On Nov 23 1999, Dr. William Rosenberg was granted patent # 5,990,100 for the use of isopropyl myristate in treating psoriasis. Similar to claims in his previous patent # 5,886,038 which covers its use as an active agent, this one claims sole rights to its use as a carrier for any antipsoriatic agent. Again, this formula appears to have been reverse engineered from the banned Skin-Cap product, and the patent is broad enough to cover existing products (such as Cutivate, Psorcon and Nutracort.) The formula for generic clobetasol propionate emollient cream also contains isopropyl myristate. Rosenberg is well known for his microorganism theories of psoriasis. Promotional claims for Andy Kanter's At Last clone are based on unpublished tests of his product by Rosenberg. Note that the patent is assigned to Panda Pharmaceuticals, in Memphis, whose only known product is At Last spray. The formulas in the patent are presumably for the same product, and Kanter likely has an interest in the patent.

In August 2000, The maker of Prosanol (based in California, not Sweden) was granted Patent 6,096,326 for a topical product. The marketed product lists isopropyl myristate and various waxlike ingredients, but the patent emphasizes purcellin oil with an embodiment of clobetasol propionate. Purcellin oil is the major component of some species of birds' preening gland. It's even available in pet stores as Bird Bath spray. (For the curious, emus don't produce purcellin oil.)

It should be very interesting to see what other patents will be appearing, and what attempts will be made to enforce them. None of these patents are likely to withstand scrutiny, since the basic patent requirement that a process be novel and not obvious is based on complete disclosure of known prior art. It would seem that a patent for marketing purposes is becoming easy to obtain.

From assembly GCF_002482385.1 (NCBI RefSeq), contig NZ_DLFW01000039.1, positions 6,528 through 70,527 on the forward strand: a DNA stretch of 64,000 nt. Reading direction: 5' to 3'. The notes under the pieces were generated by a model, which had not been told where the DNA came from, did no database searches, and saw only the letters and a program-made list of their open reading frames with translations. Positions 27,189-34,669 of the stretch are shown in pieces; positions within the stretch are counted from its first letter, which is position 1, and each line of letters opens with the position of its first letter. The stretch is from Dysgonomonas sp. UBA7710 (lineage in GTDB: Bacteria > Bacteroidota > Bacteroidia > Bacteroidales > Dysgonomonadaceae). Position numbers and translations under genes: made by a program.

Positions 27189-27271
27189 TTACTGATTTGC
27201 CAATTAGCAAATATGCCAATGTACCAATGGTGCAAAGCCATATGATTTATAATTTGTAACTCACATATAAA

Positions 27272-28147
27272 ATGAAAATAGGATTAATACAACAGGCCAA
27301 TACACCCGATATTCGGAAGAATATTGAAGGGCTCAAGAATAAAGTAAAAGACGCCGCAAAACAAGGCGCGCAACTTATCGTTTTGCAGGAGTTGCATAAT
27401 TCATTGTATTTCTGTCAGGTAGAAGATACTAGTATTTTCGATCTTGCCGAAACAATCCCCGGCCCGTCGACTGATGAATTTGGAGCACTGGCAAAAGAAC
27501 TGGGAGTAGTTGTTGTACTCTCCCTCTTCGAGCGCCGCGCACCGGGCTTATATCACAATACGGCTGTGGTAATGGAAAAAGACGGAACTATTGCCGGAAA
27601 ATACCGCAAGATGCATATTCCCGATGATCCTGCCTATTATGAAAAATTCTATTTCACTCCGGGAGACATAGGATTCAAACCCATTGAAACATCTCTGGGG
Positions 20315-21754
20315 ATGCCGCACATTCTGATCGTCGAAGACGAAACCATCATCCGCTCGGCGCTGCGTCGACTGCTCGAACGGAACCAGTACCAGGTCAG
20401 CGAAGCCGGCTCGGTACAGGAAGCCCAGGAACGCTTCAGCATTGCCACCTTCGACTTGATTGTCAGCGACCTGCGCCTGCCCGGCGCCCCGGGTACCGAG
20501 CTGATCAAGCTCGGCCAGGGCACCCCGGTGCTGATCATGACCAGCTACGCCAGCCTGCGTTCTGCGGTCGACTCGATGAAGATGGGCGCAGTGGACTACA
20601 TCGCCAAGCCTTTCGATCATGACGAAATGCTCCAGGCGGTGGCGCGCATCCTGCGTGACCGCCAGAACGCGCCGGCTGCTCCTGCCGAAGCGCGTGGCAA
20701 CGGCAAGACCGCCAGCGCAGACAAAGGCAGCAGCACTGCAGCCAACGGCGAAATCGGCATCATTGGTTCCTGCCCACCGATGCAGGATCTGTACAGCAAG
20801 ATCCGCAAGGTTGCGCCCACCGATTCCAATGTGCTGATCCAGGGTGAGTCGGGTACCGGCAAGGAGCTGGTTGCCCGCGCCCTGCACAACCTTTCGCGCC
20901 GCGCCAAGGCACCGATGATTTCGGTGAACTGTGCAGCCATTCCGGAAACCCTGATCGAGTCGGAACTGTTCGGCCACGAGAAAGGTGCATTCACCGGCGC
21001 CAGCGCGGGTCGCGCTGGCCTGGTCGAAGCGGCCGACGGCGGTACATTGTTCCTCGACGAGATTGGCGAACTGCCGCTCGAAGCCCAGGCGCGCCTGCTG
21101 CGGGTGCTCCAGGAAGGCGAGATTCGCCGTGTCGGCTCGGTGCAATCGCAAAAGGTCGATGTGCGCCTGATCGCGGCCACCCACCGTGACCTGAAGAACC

Zinc Sprays Mass Marketed as Psoriasis Treatments

Starting in 1999, there have been several agressive marketing campaigns for topical zinc products such as Skin-Plaque, Skin-Zinc, SkinZinc, Acadia Skin Care, and others. These appear to sprout up around the Scarborough, Maine area. That is coincidentally where DermaZinc is produced. Questions to a telemarketer for the Skin-Zinc product gave hints that Jeff Kral and selfworx.com (whois) is the marketing company behind the SkinZinc campaign. The ads have appeared in USA Today, many newspapers, radio spots, and now half hour infomercials in many cities. They never list the ingredients or price, but they often make claims that the product is patented and FDA approved. This is a deception, because no such products are allowed to claim FDA approval, and makers of topical zinc pyrithione products are in fact specifically banned from making psoriasis treatment claims. [See April 9, 2003 FDA Skin-Zinc Warning Letter.] It is presumed that they are without any added steroids, but the promoters are clearly operating outside ethical boundaries and it's hard to guess how far they are willing to go to make a buck. Note that SkinZinc is marketed using the same before/after photos as DermaZinc with clobetasol. The SkinZinc makers state the ingredients as 0.25% Zinc Pyrithione, Water, Glycerine, Propylene Glycol, with added willowherb, aloe, and quaternium 15. Many people have reported returning these zinc products as ineffective, with almost no reports of success (except by shills) either publicly or privately. The $15 shipping fee isn't refundable, and Selfworx suggests insuring and package-tracking any returned products, or they will not be responsible for providing a refund.

Some collected References and Links:

Public reports about Skin-Cap by the author of this FAQ

Ongoing Usenet Discussions about Skin-Cap or Cheminova

FDA: Warning and ban on Blue-Cap Spray. Steroids found. 7/11/2000

Skin-Cap Class Action Suit upheld by Alabama Supreme Court 6/30/2000

Health Canada: Warning not to use Skin-Cap Spray 3/17/2000

Clinical testing shows that zinc pyrithione does NOT enhance steroid effectiveness for treating psoriasis 7/2003

National Psoriasis Foundation reports and press releases
    The NPF's investigation into Skin-Cap 4/19/2000 (archived)
    NPF: Skin-Cap pulled from Canadian market again 3/23/2000 (archived)
    NPF: An update on Skin Cap 5/12/99 (archived)
    NPF Forum report: Testing of Skin-Cap vs ZnP vs Cobetasol 7/99 (publication not online)
    NPF estimates that response to Skin-Cap issues cost members over $45,000 in 97-98 (archived)
    NPF update on earlier reports from the Netherlands 9/19/97 (archived)
    NPF Skin-Cap Q&A 8/30/97 (archived)
    NPF Press Release on the Skin-Cap ban 8/8/97 (archived)